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Presentation on theme: "MANAGEMENT OF CONTINUOUS HEMODIALYSIS"— Presentation transcript:

APACVS CONFERENCE. July 12, 2013 Naveed Masani, MD

2 General Principles I Solute removal may be accomplished via diffusion and/or convection Hemodialysis involves diffusive clearance only – two fluid compartments (patient’s blood and dialysate) separated by a semi-permeable membrane Passive diffusion between the two compartments of small molecules

3 General Principles II Blood and dialysate do not come into contact with each other Dialysate and blood run countercurrent in order to maximize concentration gradients Excellent small molecule clearance with HD over a short period of time – i.e. potassium, creatinine, urea The rapid rate of solute removal may result in abrupt changes in osmolality resulting in fluid shifts and hypotension

4 General Principles III
Solute diffusion determined by concentration, time, molecular size, and permeability + surface area of dialyzer membrane Where small molecules in high concentrations require a short time, larger molecules in lower concentrations require much longer times for efficient removal

5 General Principles IV Where dialysis involves diffusion, hemofiltration uses convective forces via solvent drag for molecular clearance Hemofiltration uses a hydrostatic pressure gradient to move plasma water across the membrane Hemofiltration is optimal when fluid removal is the primary goal, particularly in situations of hemodynamic flux

6 Mechanisms I

7 Mechanisms II

8 Nomenclature SCUF - Slow Continuous UltraFiltration (slow fluid removal) – fluid removal only; minimal clearance CVVH – Continuous Veno-Venous Hemofiltration (convection) CVVHD – Continuous Veno-Venous HemoDialysis (diffusion) CVVHDF – Continuous Veno-Venous HemoDiaFiltration (convection + diffusion)

9 Nomenclature II

10 Technical Considerations
Need for dual-lumen catheter access via femoral, IJ, or subclavian approach Requirement for separate Calcium/Magnesium replacement via central line Filter clotting frequency which often precludes true “continuous therapy” ICU care with one-to-one nursing Frequent monitoring of electrolytes and acid-base status

11 Indications Hemodynamic instability Hypercatabolic state
Nutritional demands ?Removal of Inflammatory Mediators in Sepsis High-volume, daily intravenous requirements, including pressors, anbx, blood products

12 Indications II

13 Anticoagulation I AC choice determined by patient needs, local expertise, and ease of monitoring Systemic Heparin Regional Heparin with protamine reversal LMWH Regional Citrate – frequent monitoring of ionized calcium, acid-base status Saline Flushes Prostacycline – platelet aggregation inhibition

14 Anticoagulation II

15 Outcomes I ARF occurs in 5% of hospitalized patients
Increased incidence in ICU patients – up to 40% Mortality rate of 40% - 70% Short term survival improved with dialysis, though no change in overall mortality Mortality dependent on underlying disease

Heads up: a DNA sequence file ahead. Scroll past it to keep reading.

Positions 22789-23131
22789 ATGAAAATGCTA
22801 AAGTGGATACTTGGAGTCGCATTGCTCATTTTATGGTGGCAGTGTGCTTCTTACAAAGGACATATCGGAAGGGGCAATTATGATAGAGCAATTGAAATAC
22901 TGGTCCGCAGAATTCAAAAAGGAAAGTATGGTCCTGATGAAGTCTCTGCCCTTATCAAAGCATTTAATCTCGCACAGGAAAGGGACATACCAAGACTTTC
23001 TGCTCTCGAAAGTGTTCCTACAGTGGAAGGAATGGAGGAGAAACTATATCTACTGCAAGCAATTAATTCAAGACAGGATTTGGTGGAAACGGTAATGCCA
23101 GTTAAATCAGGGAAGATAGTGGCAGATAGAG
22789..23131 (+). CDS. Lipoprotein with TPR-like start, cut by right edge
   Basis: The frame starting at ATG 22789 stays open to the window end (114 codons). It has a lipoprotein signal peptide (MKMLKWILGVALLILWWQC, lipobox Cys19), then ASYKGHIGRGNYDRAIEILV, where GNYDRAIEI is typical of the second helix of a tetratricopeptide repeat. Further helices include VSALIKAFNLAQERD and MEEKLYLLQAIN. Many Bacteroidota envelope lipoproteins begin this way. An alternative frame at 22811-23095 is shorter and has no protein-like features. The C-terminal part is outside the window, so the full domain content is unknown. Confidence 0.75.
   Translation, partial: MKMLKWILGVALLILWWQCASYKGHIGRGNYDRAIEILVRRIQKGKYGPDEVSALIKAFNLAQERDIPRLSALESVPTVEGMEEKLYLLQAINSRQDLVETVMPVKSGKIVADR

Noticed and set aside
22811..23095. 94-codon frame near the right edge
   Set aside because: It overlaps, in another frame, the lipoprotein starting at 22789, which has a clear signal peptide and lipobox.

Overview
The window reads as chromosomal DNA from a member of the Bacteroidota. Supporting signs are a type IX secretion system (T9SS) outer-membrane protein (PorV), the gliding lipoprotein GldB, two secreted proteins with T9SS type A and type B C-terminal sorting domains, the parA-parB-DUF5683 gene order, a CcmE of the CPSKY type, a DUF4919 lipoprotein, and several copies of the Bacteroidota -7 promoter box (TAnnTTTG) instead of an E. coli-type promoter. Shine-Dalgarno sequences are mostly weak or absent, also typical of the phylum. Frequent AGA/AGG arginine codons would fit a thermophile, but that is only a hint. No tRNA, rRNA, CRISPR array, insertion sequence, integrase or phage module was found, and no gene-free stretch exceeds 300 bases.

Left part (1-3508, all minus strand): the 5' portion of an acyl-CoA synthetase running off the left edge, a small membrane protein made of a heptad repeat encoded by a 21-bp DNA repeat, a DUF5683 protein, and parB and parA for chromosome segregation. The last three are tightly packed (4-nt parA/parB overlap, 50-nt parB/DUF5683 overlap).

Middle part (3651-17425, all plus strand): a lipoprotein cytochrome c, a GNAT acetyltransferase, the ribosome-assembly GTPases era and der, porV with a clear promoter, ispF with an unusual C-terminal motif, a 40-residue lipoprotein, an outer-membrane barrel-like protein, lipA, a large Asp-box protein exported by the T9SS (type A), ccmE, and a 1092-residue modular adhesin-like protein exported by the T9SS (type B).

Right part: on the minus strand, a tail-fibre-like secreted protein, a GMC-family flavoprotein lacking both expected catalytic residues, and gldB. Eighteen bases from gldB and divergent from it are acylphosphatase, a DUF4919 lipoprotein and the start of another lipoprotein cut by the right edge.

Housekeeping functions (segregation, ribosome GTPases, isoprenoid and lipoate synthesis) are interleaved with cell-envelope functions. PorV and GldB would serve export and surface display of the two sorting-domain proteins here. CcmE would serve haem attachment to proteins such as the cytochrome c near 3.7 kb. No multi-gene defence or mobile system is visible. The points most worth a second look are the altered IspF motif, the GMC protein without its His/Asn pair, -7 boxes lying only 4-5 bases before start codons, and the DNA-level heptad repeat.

16 Outcomes II Prospective study attempted to answer the question of HD vs. Continuous therapy 146 patients with ARF requiring dialysis randomized to intermittent vs. continuous Despite “randomization”, two groups differed significantly, with an increased severity of illness and more disease in continuous group

17 Outcomes III PD vs CVVH studied in Vietnam – 70 patients with ARF and sepsis – clear mortality benefit for CRRT – 47% vs. 15% Criteria for use of CRRT are varied Use is increasing – Canadian study showed that CRRT was used for 26% of all treatments for ARF as opposed to 9% previously It is unclear if CRRT improves outcomes compared to intermittent therapy

18 Principles of Drug Dosing
Drug removal affected by size, concentration, distribution, and protein binding Only the free, unbound portion of any drug is available for removal Protein binding is influenced by pH, presence of uremic toxins, heparin, and concurrent medications which displace drugs from their binding sites

19 Sieving Coefficient Represents the ability of any particular solute to cross a permeable membrane SC of 0 indicates no drug removal; SC of 1 indicates removal at a rate of blood concentration Increased rate of ultrafiltration leads to increased drug removal Drug removal also affected by charge and ability of membrane to bind the drug

20 Continuous vs. Intermittent
Less frequency of hypotension with continuous therapies Continuous therapies allow for excess fluid removal in hypotensive patients without an increase in pressor requirements Continuous solute clearance; no “saw-tooth” pattern seen with intermittent HD Per unit time, hemodialysis is more efficient at small solute removal

21 Continuous vs. Intermittent
Gentle fluid removal allows for “refill” time of peripheral edema (approx. 10 cc/min) Less complement activation with continuous therapy Less pulmonary leukostasis and capillary leak with continuous therapy

22 replacement fluid dialysate
CVVHDF road-map replacement fluid dialysate ~~~ ven <-- art --> effluent ultrafiltrate


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